Wednesday, April 19, 2017

Thinking about not thinking.

There was, to my mind anyway, an important op-ed in yesterday's "New York Times," that, I'm sure, we were all too busy to read. You can see it here.

The article is by David Leonhard and is called "The Schultz Doctrine," and was based on former Secretary of State George Schultz carving out one hour a week for quiet reflection.

It's a sad commentary on our world that finding an hour a week seems, today, Herculean.

Without that hour, Schultz felt, we would forever be lurching from moment-to-moment, with no time to think of bigger strategic issues.

Psychologist Amos Tversky agrees with Schultz. He's quoted as saying, "The secret of doing good research is always to be a little underemployed." And "We waste years by not being able to waste hours."

Tell the above to the Finance people at your agency. Who seem to wield an employment guillotine lest someone is under 150% billable.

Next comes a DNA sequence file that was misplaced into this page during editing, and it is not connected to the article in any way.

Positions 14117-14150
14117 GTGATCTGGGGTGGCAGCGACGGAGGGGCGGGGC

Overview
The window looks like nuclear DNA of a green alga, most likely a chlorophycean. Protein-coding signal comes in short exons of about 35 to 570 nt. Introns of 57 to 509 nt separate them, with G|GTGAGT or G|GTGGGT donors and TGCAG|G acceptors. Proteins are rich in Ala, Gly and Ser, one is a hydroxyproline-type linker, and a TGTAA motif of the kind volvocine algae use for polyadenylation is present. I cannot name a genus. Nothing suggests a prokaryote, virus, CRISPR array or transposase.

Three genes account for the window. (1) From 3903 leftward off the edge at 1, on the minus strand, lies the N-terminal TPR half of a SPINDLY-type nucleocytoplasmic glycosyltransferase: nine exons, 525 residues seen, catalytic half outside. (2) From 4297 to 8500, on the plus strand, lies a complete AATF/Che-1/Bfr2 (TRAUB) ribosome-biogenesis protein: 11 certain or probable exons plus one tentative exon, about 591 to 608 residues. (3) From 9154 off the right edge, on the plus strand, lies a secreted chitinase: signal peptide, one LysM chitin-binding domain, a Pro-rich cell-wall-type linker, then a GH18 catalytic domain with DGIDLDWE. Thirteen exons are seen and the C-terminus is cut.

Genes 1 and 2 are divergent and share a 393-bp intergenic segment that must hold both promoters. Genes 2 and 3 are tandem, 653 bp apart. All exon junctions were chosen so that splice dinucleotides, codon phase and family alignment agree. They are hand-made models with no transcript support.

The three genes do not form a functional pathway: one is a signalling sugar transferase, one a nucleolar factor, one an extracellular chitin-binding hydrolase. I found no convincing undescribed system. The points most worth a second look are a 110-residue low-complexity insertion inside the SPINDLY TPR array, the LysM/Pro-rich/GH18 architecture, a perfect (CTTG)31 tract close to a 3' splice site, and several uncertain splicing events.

Leonhardt's "money paragraph," "Even before smartphones, this country’s professional culture had come to venerate freneticism. How often do you hear somebody humble-brag about how busy they are? The saddest version, and I’ve heard it more than once, is the story of people who send work emails on their wedding day or from the hospital room where their child is born — and are proud of it."

Perhaps the greatest film director of all time was the Frenchman, Jean Renoir. He directed "Rules of the Game," "The Grand Illusion," "Boudu Saved from Drowning," and "The Bete Humaine."

He said all of the above simply--as a good director does. "All great civilizations have been based on loitering."

We could all learn from that.

If we had the time to consider it.

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